Angus Productions Inc.


American Angus Association


Certified Angus Beef (CAB)


American Angus Auxiliary


Angus Foundation


Angus Genetics Inc.

Angus Productions Inc.
Copyright © 2015
Angus Journal

The Angus Journal Daily, formerly the Angus e-List, is a compilation of Angus industry news; information about hot topics in the beef industry; and updates about upcoming shows, sales and events. Click here to subscribe.

News Update

October 24, 2016

Balance in Beef Profitability

Each segment of the beef industry brings with it certain challenges and opportunities, especially during times of unpredictable markets. Cattle feeders are perhaps most affected by swings in prices and input costs, and, according to AgResource Company President Dan Basse, achieving profitability across the beef chain requires a certain balance from the cow-calf producer to the feeder and the packer.

“In the beef market we call it the barbell approach,” Basse said. “In other words, the cow-calf man on one end of the barbell has done very well for the last two or three years. In 2013, he made over $500 a head, this year maybe $100 a head. Then we have the packer, which today is making $80 a head. In between those two segments of the industry is the feedlot. They’re looking at losses between $50 to $70 a head.”

Hear more from Basse in this week’s The Angus Report online. You can also watch the show at 1:30 p.m. CST Saturday and 7:30 a.m. each Monday on RFD-TV.

Record Beef Production for September

Commercial red meat production for the United States totaled 4.32 billion pounds (lb.) in September, up 4% from the 4.14 billion lb. produced in September 2015.

Beef production, at 2.18 billion lb., was 4% above the previous year. Cattle slaughter totaled 2.62 million head, up 6% from September 2015. The average live weight was down 12 lb. from the previous year, at 1,370 lb.

Pork production totaled 2.13 billion lb., up 4% from the previous year. Hog slaughter totaled 10.2 million head, up 5% from September 2015. The average live weight was unchanged from the previous year, at 280 lb.

Lamb and mutton production, at 12.0 million lb., was down 2% from September 2015. Sheep slaughter totaled 193,300 head, slightly above last year. The average live weight was 125 lb., down 3 lb. from September a year ago.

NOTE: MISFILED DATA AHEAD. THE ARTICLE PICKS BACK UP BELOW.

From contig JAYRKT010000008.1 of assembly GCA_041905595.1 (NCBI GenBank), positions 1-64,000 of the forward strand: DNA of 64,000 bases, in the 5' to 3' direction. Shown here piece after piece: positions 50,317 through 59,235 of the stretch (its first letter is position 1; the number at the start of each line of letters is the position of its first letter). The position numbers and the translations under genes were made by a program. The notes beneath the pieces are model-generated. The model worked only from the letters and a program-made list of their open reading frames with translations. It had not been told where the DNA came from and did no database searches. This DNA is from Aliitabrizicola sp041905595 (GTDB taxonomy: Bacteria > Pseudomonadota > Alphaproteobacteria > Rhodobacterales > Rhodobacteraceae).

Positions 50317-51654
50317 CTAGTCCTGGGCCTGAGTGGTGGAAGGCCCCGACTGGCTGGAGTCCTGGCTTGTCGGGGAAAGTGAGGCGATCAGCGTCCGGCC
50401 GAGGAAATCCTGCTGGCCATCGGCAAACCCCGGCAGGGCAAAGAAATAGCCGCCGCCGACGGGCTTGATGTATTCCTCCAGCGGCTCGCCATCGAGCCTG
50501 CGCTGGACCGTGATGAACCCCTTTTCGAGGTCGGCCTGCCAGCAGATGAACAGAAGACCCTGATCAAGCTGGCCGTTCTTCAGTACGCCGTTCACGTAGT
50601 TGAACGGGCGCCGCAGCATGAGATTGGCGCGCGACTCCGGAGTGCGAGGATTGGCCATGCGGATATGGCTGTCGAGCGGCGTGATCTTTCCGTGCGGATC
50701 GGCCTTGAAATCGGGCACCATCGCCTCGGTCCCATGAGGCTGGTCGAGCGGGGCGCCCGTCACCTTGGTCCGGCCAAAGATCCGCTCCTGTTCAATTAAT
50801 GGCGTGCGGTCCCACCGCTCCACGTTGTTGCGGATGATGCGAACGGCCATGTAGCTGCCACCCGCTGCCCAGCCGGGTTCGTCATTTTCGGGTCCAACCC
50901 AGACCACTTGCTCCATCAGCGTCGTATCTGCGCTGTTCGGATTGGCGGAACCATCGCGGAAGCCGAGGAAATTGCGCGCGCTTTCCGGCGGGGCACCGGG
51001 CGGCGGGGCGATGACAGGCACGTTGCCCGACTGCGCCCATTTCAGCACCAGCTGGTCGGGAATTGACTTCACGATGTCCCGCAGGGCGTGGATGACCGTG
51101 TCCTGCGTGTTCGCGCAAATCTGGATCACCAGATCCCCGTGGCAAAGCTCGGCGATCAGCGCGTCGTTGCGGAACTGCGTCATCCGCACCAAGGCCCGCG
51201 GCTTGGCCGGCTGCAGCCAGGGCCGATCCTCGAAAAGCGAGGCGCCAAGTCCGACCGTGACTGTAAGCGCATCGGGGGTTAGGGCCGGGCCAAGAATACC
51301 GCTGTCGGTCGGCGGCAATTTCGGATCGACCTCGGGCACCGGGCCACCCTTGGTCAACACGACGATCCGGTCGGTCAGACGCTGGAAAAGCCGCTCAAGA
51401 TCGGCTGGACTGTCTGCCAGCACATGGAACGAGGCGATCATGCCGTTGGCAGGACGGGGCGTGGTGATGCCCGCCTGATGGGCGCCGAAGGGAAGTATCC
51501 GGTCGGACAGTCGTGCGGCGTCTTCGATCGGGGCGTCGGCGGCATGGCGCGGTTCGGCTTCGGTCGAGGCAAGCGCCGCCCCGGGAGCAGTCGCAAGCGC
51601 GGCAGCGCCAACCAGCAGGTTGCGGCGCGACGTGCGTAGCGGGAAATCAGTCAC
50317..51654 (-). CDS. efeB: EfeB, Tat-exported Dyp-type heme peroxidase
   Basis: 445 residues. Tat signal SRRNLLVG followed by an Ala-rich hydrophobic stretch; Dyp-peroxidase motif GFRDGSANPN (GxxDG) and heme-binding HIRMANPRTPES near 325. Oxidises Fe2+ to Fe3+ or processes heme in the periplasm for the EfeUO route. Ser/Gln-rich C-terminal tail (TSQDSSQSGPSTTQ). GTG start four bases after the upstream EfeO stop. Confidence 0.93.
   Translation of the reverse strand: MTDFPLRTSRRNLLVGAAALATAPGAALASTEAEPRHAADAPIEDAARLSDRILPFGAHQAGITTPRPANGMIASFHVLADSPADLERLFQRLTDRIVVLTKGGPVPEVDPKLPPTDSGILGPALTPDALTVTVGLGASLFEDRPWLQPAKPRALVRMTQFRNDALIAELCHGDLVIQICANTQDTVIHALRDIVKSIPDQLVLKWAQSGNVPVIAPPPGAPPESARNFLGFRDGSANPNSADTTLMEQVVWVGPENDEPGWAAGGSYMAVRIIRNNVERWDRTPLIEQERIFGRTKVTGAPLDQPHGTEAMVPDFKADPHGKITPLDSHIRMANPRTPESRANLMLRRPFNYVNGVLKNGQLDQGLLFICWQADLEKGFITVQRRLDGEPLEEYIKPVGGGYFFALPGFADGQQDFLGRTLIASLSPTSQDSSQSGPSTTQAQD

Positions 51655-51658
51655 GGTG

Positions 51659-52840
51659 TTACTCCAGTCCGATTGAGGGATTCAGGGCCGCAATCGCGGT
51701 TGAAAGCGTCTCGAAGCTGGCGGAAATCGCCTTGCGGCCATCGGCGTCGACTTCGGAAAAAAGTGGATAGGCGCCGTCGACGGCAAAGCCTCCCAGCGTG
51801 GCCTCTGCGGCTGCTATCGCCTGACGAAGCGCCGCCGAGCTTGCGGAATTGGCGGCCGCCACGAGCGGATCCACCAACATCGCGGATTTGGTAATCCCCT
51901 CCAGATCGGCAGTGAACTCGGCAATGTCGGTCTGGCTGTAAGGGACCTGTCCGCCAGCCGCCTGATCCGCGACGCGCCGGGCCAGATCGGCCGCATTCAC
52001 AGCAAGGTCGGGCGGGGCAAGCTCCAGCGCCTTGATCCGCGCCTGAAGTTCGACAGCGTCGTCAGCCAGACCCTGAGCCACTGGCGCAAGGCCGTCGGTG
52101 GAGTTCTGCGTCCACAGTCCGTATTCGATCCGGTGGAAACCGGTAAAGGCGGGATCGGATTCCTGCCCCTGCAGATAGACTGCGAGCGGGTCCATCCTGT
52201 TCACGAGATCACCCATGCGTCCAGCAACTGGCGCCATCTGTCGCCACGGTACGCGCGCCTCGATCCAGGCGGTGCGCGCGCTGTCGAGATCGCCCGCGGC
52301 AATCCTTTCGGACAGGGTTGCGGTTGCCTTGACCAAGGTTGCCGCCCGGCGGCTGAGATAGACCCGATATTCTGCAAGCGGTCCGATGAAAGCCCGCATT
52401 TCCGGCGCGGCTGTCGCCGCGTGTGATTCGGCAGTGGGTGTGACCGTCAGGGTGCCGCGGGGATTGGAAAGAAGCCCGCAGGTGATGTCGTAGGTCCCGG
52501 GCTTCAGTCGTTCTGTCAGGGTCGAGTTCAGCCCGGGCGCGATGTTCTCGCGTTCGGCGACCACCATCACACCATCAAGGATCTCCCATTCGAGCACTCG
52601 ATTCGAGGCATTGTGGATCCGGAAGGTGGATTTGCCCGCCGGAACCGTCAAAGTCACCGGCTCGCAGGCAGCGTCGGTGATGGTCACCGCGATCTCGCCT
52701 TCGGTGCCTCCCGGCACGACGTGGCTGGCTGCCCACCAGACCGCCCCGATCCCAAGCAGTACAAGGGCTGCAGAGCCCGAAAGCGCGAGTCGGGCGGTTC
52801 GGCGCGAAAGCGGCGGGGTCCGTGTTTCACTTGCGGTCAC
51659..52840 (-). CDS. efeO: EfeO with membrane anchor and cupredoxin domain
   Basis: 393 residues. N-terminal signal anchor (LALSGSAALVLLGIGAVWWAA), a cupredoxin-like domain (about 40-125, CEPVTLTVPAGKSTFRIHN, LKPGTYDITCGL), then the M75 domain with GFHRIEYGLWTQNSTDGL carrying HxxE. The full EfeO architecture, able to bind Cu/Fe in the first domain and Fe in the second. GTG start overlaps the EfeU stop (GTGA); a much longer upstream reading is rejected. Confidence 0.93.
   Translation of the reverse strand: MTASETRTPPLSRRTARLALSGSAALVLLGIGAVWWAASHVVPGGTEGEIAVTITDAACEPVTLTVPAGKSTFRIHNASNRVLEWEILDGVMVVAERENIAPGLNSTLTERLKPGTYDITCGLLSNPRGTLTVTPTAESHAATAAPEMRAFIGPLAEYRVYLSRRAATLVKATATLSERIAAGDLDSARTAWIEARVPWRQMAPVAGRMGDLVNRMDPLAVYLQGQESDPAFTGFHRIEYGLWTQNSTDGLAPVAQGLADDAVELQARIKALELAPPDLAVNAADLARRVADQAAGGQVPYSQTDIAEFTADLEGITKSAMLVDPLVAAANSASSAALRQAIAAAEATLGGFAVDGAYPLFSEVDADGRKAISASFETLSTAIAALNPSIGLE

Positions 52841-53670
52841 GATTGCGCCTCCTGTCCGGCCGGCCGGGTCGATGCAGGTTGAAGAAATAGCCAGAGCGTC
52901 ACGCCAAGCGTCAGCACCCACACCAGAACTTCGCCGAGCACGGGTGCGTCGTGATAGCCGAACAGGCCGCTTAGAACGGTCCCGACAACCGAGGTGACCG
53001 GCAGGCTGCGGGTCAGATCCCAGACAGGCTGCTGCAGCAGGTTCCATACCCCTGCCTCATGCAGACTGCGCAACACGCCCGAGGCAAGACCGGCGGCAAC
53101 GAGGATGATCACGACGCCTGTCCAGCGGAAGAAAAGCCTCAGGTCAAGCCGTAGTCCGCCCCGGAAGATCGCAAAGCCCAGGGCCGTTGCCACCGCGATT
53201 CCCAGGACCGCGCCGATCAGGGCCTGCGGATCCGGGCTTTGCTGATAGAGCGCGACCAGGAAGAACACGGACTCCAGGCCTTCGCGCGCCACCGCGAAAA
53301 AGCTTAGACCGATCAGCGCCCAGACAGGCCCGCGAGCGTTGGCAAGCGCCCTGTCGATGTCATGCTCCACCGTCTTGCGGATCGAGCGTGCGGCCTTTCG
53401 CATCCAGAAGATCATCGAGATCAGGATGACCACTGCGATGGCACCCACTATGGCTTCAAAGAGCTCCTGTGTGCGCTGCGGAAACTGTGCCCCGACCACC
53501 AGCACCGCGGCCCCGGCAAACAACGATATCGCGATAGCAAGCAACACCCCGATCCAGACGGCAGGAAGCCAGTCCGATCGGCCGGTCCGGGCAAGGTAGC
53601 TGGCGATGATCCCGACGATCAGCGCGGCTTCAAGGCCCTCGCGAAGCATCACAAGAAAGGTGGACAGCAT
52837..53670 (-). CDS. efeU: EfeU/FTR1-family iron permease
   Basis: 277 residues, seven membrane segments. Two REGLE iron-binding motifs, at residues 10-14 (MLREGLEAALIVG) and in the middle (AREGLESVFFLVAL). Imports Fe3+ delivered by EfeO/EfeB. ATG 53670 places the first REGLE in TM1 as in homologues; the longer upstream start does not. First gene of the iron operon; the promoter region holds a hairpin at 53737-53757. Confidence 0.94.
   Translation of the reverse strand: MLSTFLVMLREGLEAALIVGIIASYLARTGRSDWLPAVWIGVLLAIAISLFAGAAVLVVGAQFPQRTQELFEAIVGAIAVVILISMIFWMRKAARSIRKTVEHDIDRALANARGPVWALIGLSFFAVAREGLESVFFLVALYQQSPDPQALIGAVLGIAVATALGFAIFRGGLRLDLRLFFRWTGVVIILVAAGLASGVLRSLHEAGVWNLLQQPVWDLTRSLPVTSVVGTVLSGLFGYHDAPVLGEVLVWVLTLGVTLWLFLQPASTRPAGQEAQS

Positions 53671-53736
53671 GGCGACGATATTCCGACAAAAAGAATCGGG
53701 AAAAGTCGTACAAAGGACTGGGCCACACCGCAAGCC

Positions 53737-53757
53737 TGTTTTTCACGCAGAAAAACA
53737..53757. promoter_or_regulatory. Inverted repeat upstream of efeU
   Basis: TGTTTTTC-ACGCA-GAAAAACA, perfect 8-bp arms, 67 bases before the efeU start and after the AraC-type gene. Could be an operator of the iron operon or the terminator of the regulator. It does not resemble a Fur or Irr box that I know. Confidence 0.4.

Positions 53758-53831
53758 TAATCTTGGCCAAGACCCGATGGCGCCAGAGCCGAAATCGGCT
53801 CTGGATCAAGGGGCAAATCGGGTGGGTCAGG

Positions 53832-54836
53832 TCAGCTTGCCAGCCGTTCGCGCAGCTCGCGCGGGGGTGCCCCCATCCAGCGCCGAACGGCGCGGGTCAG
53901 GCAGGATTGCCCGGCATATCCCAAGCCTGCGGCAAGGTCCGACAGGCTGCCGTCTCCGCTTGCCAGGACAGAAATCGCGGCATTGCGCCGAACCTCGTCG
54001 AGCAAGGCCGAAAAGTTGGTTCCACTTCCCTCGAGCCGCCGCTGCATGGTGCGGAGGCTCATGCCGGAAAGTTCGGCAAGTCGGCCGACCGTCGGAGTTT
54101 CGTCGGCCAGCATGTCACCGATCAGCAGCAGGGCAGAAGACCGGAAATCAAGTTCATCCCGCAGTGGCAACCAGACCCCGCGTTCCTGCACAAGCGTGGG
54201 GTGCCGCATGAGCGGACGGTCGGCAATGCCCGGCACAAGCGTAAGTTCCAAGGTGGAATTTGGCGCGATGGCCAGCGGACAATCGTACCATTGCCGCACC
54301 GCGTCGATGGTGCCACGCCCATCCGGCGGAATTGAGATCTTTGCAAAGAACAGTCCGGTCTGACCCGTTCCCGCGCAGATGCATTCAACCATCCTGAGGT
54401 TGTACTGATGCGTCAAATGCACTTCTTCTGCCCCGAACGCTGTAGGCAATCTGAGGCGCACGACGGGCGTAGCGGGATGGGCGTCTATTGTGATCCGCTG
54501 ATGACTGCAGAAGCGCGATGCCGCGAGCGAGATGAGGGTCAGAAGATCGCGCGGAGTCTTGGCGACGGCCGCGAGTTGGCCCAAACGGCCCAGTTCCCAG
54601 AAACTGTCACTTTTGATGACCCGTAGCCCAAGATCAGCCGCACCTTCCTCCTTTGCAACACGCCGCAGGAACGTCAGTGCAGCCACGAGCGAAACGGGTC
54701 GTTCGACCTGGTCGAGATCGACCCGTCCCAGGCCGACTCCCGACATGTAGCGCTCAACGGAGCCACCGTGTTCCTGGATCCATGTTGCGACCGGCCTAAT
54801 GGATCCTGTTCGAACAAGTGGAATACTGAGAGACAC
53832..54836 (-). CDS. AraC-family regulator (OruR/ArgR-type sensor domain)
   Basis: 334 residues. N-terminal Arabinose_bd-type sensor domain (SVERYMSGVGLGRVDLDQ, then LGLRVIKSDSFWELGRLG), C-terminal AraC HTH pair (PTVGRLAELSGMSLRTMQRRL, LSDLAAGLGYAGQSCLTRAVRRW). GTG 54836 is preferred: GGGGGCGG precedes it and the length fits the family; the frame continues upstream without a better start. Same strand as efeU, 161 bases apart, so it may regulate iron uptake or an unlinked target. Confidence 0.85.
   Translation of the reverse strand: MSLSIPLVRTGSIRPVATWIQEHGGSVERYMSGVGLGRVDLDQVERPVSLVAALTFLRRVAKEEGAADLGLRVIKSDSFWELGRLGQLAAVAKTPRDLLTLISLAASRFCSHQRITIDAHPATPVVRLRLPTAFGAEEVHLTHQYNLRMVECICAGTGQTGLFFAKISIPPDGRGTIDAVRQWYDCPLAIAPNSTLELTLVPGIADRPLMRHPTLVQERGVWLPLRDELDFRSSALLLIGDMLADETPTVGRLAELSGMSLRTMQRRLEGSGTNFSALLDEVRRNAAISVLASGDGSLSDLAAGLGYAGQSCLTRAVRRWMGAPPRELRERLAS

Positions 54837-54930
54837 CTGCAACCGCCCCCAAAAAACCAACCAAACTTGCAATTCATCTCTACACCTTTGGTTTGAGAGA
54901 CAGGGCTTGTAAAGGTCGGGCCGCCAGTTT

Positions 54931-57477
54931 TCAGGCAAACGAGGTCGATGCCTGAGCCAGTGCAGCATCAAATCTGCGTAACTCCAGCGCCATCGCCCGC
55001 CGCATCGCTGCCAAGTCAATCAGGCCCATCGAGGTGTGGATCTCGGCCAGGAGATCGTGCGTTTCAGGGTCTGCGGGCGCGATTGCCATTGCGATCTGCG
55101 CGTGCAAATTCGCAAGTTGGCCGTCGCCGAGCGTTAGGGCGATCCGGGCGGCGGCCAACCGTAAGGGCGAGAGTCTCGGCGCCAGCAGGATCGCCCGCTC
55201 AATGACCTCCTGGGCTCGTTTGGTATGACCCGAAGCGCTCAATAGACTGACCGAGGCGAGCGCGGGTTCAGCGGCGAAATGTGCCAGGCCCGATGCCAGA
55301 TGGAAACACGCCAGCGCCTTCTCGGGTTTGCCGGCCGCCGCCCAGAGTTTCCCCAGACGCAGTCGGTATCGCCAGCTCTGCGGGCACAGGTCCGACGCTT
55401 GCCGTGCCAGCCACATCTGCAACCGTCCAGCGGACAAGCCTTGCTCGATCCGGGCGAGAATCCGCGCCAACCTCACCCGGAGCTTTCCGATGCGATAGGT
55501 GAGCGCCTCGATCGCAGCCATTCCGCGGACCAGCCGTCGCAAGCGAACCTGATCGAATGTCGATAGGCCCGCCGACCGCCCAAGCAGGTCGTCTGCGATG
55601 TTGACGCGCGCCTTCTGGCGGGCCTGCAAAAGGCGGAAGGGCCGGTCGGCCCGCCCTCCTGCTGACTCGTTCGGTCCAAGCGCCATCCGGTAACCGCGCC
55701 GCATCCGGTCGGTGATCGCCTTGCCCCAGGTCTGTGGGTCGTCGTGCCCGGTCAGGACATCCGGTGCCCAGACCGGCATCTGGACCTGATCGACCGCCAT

For more information, view the NASS news release online.

R-CALF USA Presents Priorities for New Congress

In a prepared statement presented this week during the 2018 Farm Bill listening session sponsored by Senator Jon Tester (D-Mont.), R-CALF USA said the need for major change is urgent if Congress wants to prevent the U.S. cattle industry from going the way of the packer-controlled poultry, hog and sheep industries.

Bullard described the U.S. cattle industry as an industry where 4 of every 10 ranchers in business 30 years ago are gone today, where cattle supplies have shrunk to 70-year lows, where domestic production has shrunk to a 20-year low, and where the cattle cycle, which historically provides several years of strong prices, is now dysfunctional. He said cattle prices have been falling farther and faster than any time in history, despite historically low supplies and strong beef demand.

For more information, view the R-CALF news release online.

Pasture, Range and Forage Insurance Deadline Nov. 15

Over the years, Texas ranchers and landowners have learned that growing grass for cattle is a risky business. Not so much dangerous, but very dependent on the weather.

For that reason, DeDe Jones, Texas A&M AgriLife Extension Service risk management specialist in Amarillo, said producers need to consider the perennial Pasture, Range and Forage Insurance, designed to protect livestock and hay producers against production losses.

The 2016 sign-up and acreage reporting deadline for this USDA Risk Management Agency program is Nov. 15. Premiums will be billed Sept. 1, 2017, Jones said.

Payment is not determined by individual damages, but rather area losses based on a grid system, Jones explained. Producers can select any portion of acres to insure, but they must also select between a minimum of two, two-month intervals and a maximum of six, two-month intervals per year.

For more information, view the Texas AgriLife news release online.

NMSU Hosting Sustainable Agriculture Conference

Solar radiation, temperature and precipitation are the main drivers of crop growth and yield. As a result, agriculture has always been highly dependent on climate patterns and variations.

Scientific consensus has shown that the effects of climate change are already occurring in New Mexico and may become substantial in the near future. The cycle of droughts in the southwestern United States has increased during the past decades and a recent study is indicating that the Southwest may have already transitioned to a drier climate.

The New Mexico Sustainable Agricultural Conference, “Building Climate-Resilient Agriculture in New Mexico,” will provide information that will help farmers plan for the future. The event is sponsored by USDA’s Western Sustainable Agriculture Research and Education.

The free conference will be hosted from 8 a.m. to 4:30 p.m. Wed., Nov. 30, at the University of New Mexico, Valencia Campus, 280 La Entrada Road, Los Lunas.

For more information, visit the Angus Journal Virtual Library calendar of upcoming events.



Editor’s Note: The articles used within this site represent a mixture of copyrights. If you would like to reprint or repost an article, you must first request permission of Angus Productions Inc. (API) by contacting the editor at 816-383-5200; 3201 Frederick Ave., Saint Joseph, MO 64506. API claims copyright to this web site as presented. We welcome educational venues and cattlemen to link to this site as a service to their audience.